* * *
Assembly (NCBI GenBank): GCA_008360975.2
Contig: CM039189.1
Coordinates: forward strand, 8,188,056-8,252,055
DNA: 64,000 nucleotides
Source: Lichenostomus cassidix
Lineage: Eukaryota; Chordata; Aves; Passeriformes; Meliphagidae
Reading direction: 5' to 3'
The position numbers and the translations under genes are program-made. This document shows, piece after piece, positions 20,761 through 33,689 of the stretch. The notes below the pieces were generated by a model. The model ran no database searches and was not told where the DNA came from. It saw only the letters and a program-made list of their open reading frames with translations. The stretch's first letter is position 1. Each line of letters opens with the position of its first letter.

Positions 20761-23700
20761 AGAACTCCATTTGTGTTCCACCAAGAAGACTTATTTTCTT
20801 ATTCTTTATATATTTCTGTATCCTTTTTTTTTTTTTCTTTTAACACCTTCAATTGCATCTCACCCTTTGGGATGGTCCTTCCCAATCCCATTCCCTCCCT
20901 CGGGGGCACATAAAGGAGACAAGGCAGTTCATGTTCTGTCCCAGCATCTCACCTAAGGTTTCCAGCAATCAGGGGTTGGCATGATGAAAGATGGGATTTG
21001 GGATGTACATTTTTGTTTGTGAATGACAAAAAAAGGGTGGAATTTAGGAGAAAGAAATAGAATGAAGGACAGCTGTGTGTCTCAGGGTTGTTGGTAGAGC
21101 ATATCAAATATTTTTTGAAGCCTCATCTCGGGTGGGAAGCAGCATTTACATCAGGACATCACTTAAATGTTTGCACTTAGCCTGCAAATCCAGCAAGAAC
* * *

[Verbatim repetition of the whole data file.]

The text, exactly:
Assembly (NCBI GenBank): GCA_008360975.2
Contig: CM039189.1
Coordinates: forward strand, 8,188,056-8,252,055
DNA: 64,000 nucleotides
Source: Lichenostomus cassidix
Lineage: Eukaryota; Chordata; Aves; Passeriformes; Meliphagidae
Reading direction: 5' to 3'
The position numbers and the translations under genes are program-made. This document shows, piece after piece, positions 20,761 through 33,689 of the stretch. The notes below the pieces were generated by a model. The model ran no database searches and was not told where the DNA came from. It saw only the letters and a program-made list of their open reading frames with translations. The stretch's first letter is position 1. Each line of letters opens with the position of its first letter.

Positions 20761-23700
20761 AGAACTCCATTTGTGTTCCACCAAGAAGACTTATTTTCTT
20801 ATTCTTTATATATTTCTGTATCCTTTTTTTTTTTTTCTTTTAACACCTTCAATTGCATCTCACCCTTTGGGATGGTCCTTCCCAATCCCATTCCCTCCCT
20901 CGGGGGCACATAAAGGAGACAAGGCAGTTCATGTTCTGTCCCAGCATCTCACCTAAGGTTTCCAGCAATCAGGGGTTGGCATGATGAAAGATGGGATTTG
21001 GGATGTACATTTTTGTTTGTGAATGACAAAAAAAGGGTGGAATTTAGGAGAAAGAAATAGAATGAAGGACAGCTGTGTGTCTCAGGGTTGTTGGTAGAGC
21101 ATATCAAATATTTTTTGAAGCCTCATCTCGGGTGGGAAGCAGCATTTACATCAGGACATCACTTAAATGTTTGCACTTAGCCTGCAAATCCAGCAAGAAC